After preaching last Sunday, I started to think about whether my sermon was any good. I don’t know why I started to cogitate about it—perhaps my own insecurity. And, yes, there’s a problem when I call it my sermon. On this particular occasion, I thought the sermon went pretty well. Whenever I have misgivings about the sermon, however—well, then, it was God’s sermon after all.
And then there’s my wife, Jeanie, bless her. I always go over my sermon with her just to bounce some ideas around, and she usually has an opinion or two—some of them are occasionally helpful.
But she isn’t always enthusiastic. So when I get up to preach, I look for Jeanie. If she’s sitting up front, I am encouraged. That’s a good sign. She’s eager to hear how this is going to go. If, however, she’s sitting in the middle area, halfway back and in the middle of the pew, I know that she expects trouble and is seeking anonymity in the midst of the congregation. Why else would she sit in a middle seat? But if she’s way in the back corner, I know she wants nothing to do with this sermon. She has washed her hands of this mess. On these occasions, she’s likely to volunteer with babies in the cry room.
Sometimes, she even stays home. “Honey, I’ll be prayin’ for you today.”
Actually, I’ve only had one time in my life as a preacher when someone approached me after the service and flat-out told me that the sermon was awful. I’m sure that there are many times when people don’t think my sermons have been stellar, but, thankfully, they keep their opinions to themselves. On this occasion, this dear lady of about 65 years of age said to me, “That was the worst sermon I’ve ever heard in my life.” And then she tottered away.
Most of the time I get comments like, “Thanks, pastor,” “Appreciate the sermon today, pastor,” “Great sermon, Timothy”—stuff like that. It’s sort of a throwaway comment designed to make nice conversation and be kind and pleasant, and I appreciate that.
I guess that happened this past Sunday. I thought the sermon went well—very well, actually. A few people affirmed this opinion. But I had doubts. And thus the dark hours I’ve spent ruminating on this subject. It comes down to this: Is there any objective assessment tool by which to declare that a sermon was effective?
My conclusion? Yes, there is.
When speaking of a sermon, generally two components are involved: the content of the sermon itself, and the delivery of the sermon to the audience. Let’s agree on this for the sake of argument.
I’ve come to the opinion that sermons cannot be judged effective or ineffective based on the content or the material of the sermon alone. What is great content to some is not so great to others. Remember, some in our audience are nonbelievers, some are still drinking milk and some are gnawing on T-bones. If you share my experience, you’ve had those times when someone has remarked to you how “lately, pastor, your sermons have really been going deeper. You’ve really been feeding us the meat of the Word.” Well, no. Maybe you’ve been going deeper, but nothing’s changed in my sermon planning and methods of preparation.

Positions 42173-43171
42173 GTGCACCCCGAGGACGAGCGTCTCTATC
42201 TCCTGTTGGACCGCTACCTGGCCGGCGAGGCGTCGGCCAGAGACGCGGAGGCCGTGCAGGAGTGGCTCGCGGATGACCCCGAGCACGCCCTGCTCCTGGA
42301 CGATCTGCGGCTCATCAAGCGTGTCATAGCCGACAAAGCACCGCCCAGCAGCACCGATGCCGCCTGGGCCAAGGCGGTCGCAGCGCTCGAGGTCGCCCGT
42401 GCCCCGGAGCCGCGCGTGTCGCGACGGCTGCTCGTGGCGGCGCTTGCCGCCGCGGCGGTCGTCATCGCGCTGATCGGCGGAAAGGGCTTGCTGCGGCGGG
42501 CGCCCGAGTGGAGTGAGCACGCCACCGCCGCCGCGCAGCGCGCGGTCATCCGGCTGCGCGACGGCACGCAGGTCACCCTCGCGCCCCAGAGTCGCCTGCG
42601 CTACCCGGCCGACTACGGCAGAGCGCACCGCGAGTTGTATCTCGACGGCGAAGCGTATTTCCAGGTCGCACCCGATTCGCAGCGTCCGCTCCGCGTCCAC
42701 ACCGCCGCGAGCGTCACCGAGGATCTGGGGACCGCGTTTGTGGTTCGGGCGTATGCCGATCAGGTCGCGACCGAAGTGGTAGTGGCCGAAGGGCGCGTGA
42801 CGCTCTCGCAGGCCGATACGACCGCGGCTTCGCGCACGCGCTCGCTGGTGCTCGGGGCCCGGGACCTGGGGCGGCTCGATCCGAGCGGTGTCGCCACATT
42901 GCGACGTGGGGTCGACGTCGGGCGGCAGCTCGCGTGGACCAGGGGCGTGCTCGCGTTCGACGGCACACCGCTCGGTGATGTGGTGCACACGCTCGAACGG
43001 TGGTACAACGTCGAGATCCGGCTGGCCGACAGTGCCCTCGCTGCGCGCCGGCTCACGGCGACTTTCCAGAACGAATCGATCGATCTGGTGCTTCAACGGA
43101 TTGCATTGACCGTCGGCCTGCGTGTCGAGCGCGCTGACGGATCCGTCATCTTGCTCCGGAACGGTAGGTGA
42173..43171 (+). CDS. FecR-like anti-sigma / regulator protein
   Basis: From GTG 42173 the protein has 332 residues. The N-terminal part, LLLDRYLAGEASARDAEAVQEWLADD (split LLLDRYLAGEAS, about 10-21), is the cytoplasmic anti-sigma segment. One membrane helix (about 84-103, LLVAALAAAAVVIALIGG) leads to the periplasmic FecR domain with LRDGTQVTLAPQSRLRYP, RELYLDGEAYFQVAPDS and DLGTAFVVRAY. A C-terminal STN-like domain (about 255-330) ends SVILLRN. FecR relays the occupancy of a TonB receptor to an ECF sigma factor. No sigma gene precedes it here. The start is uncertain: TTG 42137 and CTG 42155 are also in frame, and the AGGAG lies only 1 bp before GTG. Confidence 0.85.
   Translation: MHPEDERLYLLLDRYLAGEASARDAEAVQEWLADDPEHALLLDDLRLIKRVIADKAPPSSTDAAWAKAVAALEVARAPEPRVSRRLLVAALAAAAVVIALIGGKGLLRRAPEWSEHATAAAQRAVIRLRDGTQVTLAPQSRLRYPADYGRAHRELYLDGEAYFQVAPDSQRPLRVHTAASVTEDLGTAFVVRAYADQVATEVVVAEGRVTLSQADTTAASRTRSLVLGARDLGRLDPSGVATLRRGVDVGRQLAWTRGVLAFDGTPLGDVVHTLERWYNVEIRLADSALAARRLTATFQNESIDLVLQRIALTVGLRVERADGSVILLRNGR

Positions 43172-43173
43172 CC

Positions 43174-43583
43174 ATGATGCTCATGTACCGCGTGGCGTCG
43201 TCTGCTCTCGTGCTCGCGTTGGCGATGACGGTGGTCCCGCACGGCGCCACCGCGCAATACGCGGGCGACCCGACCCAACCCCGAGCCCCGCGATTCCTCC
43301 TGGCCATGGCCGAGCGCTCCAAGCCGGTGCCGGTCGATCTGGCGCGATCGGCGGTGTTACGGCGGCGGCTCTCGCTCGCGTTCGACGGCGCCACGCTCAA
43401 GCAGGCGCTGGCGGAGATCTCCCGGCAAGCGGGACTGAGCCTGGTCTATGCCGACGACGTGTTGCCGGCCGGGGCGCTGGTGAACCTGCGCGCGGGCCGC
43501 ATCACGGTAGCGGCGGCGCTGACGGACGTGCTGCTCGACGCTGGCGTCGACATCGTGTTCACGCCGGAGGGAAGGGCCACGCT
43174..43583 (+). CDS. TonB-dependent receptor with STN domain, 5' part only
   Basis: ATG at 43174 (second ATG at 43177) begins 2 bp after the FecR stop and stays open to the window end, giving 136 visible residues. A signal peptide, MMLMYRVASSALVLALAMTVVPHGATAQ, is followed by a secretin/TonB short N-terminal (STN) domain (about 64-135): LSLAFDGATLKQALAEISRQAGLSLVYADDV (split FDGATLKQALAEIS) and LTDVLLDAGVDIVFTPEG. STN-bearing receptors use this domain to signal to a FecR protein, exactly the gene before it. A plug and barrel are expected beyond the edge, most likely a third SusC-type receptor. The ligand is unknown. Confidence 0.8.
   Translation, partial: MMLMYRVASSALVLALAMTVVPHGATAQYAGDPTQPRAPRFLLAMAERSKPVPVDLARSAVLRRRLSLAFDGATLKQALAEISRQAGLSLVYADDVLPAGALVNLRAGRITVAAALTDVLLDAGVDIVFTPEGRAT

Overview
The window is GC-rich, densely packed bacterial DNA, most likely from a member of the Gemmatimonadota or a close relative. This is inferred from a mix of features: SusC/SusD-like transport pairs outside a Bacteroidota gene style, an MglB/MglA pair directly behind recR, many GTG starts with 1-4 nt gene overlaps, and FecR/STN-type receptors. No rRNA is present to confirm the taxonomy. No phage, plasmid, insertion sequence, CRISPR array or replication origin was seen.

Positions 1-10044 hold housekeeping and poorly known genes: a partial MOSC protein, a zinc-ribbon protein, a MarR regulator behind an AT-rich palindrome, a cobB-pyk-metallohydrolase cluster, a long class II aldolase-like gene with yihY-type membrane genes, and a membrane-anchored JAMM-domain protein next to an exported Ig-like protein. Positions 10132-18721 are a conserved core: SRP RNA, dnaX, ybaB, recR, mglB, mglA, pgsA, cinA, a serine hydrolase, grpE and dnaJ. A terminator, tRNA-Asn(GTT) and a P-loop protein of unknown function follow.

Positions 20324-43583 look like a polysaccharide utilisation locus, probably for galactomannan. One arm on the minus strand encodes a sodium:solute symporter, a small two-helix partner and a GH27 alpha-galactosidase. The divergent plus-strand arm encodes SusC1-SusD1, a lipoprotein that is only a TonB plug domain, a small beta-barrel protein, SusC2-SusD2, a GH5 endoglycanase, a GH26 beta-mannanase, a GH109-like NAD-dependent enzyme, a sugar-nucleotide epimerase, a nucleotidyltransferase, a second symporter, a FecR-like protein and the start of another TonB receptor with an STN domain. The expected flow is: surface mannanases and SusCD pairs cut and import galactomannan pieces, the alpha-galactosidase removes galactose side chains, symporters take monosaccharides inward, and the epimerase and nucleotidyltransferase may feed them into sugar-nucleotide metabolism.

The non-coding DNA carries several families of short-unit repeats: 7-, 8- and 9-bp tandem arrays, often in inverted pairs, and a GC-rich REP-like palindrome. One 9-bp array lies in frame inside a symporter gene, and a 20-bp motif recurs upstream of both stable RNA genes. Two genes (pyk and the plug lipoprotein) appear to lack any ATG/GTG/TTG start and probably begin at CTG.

So, we can say the content was great, or not so great, or awful—whatever. But in every case, these comments are opinions. You might say, “Ah, no, Timothy, we can apply the test of faithfulness to Scripture! Is the pastor’s sermon faithful to the Bible, God’s word?”
Wrong. Regardless of how you answer that question, it’s still an opinion. Sorry.
So that leaves us with the delivery of the content, whether the content is subjectively good or bad. Here’s how a sermon can be measured objectively as being effective: Did the preacher capture the attention of the audience and hold it from start to finish?
I think every pastor, if she or he is honest, can answer that question objectively. Simple observation is telling. No one is sleeping. No one is whispering. No one is counting the tiles on the ceiling. Everyone has their eyes on me. Even those who don’t want to listen to me, are listening. They are hooked, and I am going to keep them on this 10-pound test line for the next 20-25 minutes and reel them in like a Minnesota walleye. If they slip off the line, I will know it.
If my audience is listening to the sermon, then I have achieved what I wanted to do.
You say, “Well, you can’t ignore the content of the sermon.”
That’s a given. Why would I go to the trouble of setting up an elegant place-setting complete with candles, bone china, sterling silver, crystal goblets and fine linens if I then was going to serve gruel? Of course, the content is going to be the best I can offer.
Here’s the thing: If I cannot compel the audience to listen, then they cannot hear the Word, and if they do not hear the Word, they cannot be obedient to the Word, and if they are not obedient to the Word, they cannot in any way be disciples of the Word.
Therefore, the first priority is the delivery of the content—understanding the principles of effective oral communication. It is of paramount importance that we preachers get the content of the sermon into the ears of our audiences. When that happens, there’s a chance the Holy Spirit can get it into their hearts. If we don’t, there’s no chance whatsoever for transformation.
But, here’s something interesting. Have you noticed that when people praise a pastor’s sermon, they never praise the delivery? Seriously. They praise the message or the content itself! The delivery has disappeared.
On the other hand, have you noticed that when people complain about the preacher’s sermon, it is always about delivery? “She reads from a manuscript.” “He preaches in a monotone.” “She’s always going off on tangents, and never seems to have a point.” Et cetera.
If we preachers work harder to be more effective in the delivery of God’s word, people won’t notice the delivery. They’ll notice the Word.
Isn’t that what we want?